Maintaining our health and fitness — Other than random cuts and bruises, we have remained quite healthy (as evidenced by our recently completed annual physicals). We love the water and most days there is opportunity to swim, dive, paddle, or snorkel.  While ashore, we try to walk to the local grocery store or chandlery and are always looking for trails for hiking and scenic vistas. We also keep a set of elastic fitness bands, small dumbbells, and exercise mats aboard for those days when we just need a good work out.

Learning to slow down — Most of our recent sailing experiences have been one week charter trips. We needed to change from the “vacation mentality” drilled into brains over years of cramming all the fun into one short vacation window.  This has not been so easy for two type “A” people. We are learning to slow down, be flexible, and cherish every experience. Our goal is to have as many C+ days as possible. 🙂

Questions we are often asked —
  • Don’t you get bored?  The only times we ever get restless are when we are stuck in one anchorage or in a marina waiting for bad weather to pass.
  • Don’t you miss your family and friends? Yes, every day!
  • Don’t you get tired each other? never 🙂
  • Are you still having fun?  most days – occasionally, the continual maintenance and repair of our floating-in-salt-water home gets tiring.
Mira’s first year milestones:
  • Total distance traveled:  10,086nm (Argentina, Caribbean, Bahamas, Chesapeake Bay, and back to the Caribbean)
  • Longest non-stop passage:  12 days, 1,745nm (Virginia to Antigua)
  • Maximum speed:  16 knots
  • Countries visited:  15
  • Islands visited:  lots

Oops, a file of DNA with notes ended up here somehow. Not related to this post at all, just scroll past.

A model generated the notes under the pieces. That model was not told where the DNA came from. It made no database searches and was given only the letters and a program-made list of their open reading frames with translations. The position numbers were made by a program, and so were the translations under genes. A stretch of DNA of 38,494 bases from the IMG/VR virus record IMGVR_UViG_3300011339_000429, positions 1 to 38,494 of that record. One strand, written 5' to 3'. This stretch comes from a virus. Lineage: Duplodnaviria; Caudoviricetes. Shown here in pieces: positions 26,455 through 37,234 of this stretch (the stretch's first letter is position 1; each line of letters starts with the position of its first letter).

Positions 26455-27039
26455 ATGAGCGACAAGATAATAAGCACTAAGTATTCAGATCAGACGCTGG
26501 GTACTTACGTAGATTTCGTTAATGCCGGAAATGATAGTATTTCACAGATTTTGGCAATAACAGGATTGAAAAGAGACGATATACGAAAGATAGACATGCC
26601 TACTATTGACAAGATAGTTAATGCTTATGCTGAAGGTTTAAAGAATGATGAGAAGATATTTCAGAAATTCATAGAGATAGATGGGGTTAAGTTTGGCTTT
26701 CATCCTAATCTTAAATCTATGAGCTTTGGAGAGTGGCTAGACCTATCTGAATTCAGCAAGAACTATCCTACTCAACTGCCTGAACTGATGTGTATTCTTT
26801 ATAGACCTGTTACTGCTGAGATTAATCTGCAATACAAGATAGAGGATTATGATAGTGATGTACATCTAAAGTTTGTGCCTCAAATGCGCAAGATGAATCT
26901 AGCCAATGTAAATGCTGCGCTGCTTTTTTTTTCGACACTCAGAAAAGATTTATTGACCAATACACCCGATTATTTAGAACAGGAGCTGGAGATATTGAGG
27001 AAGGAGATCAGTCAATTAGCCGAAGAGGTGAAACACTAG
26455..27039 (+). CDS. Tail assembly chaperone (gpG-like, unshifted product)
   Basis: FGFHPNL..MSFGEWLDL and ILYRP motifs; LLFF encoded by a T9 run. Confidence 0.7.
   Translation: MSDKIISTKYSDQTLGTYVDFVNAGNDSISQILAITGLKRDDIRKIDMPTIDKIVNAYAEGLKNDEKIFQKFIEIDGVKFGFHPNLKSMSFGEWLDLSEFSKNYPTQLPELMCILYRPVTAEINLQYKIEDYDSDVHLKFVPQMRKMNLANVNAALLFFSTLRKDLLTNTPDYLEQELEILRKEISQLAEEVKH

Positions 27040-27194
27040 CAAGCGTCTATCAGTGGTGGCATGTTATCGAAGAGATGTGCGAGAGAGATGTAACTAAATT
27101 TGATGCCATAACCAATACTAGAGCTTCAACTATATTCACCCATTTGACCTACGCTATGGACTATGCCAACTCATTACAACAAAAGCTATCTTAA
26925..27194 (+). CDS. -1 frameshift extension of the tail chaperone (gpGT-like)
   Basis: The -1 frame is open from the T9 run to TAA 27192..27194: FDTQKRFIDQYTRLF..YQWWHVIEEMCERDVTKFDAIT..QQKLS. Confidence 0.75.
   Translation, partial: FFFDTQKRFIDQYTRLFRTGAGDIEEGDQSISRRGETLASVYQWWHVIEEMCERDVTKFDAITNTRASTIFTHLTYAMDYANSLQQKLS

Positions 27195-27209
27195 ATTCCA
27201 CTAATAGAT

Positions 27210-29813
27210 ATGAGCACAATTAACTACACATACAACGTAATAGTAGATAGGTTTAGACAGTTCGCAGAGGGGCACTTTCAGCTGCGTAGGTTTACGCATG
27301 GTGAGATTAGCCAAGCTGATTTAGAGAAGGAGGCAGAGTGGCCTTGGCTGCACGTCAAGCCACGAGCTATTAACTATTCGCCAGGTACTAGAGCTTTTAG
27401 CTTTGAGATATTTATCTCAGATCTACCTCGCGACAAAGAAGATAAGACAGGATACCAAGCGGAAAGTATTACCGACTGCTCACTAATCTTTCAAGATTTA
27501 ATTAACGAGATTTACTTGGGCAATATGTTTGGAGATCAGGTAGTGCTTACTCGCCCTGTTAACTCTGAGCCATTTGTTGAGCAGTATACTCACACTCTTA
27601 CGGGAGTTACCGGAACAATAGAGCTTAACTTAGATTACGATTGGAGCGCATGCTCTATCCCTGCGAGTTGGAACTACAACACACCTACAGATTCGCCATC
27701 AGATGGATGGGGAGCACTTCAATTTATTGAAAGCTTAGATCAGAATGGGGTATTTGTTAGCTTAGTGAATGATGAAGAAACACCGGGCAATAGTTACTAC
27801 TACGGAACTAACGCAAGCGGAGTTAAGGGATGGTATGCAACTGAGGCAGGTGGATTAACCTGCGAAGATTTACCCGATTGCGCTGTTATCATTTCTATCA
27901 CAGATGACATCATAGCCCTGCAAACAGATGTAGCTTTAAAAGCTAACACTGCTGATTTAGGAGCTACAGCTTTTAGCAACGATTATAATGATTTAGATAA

• Magnificent sunsets:  too many to count
  • Sundowners shared with friends:  not enough
  • Fish caught:  a few (let’s just say we are getting better)
  • and, brand new Volvo diesel engines installed (by recall – at no charge)!
As we head into year two aboard Mira, we are still learning every day, though not as intensely. We love that every single day is different. Indeed, this is an intellectually and physically engaging lifestyle which we truly love and are blessed to be part of.

The Carib 1500 Rally – preparing Mira & crew for the tropical migration

The Caribbean 1500 Rally is orchestrated by the World Cruising Club. For this November’s rally from Portsmouth, VA, to Tortola, BVI – 21 boats participated. Mira elected to join the rally – despite our ultimate goal to sail past the BVI to Antigua. The WCC offers a wide range of benefits when you join their rallies. They provide a superbly prepared Rally Handbook with a wide range of safety and sailing system checklists, off-shore seminars in the week prior, and last but not least, camaraderie with other sailors through happy hours and local events.

Contemplating another winter in the Caribbean with limited marine resources and summer 2019 in the Mediterranean, this fall seemed the perfect time to join a rally and complete some additional safety and comfort features on Mira. So, the Captain detailed a long list of projects to be completed and items to be purchased. Annapolis without wind seemed like the perfect spot to accomplish this list.  So …. during the months of August and September …. we added the following,

  • replaced our nearly new two Volvo diesel engines due to an emissions recall by Volvo,
  • new refrigerator handle & stainless kick plate,
  • European power battery charger,
  • 5 zone bilge dry out system
  • Exhaust system in galley over the stovetop
  • New mirror in master head,
  • Fixed freezer refrigerant pressure,
  • New Seagull water filtration system,
  • New life raft & stainless steel mount cage,
  • Mount on our arch for dinghy motor,
  • Newly configured arch davits for dinghy,
  • New outhaul line for mainsail,
  • Protective covers for hatches,
  • New stainless pedestals for cockpit table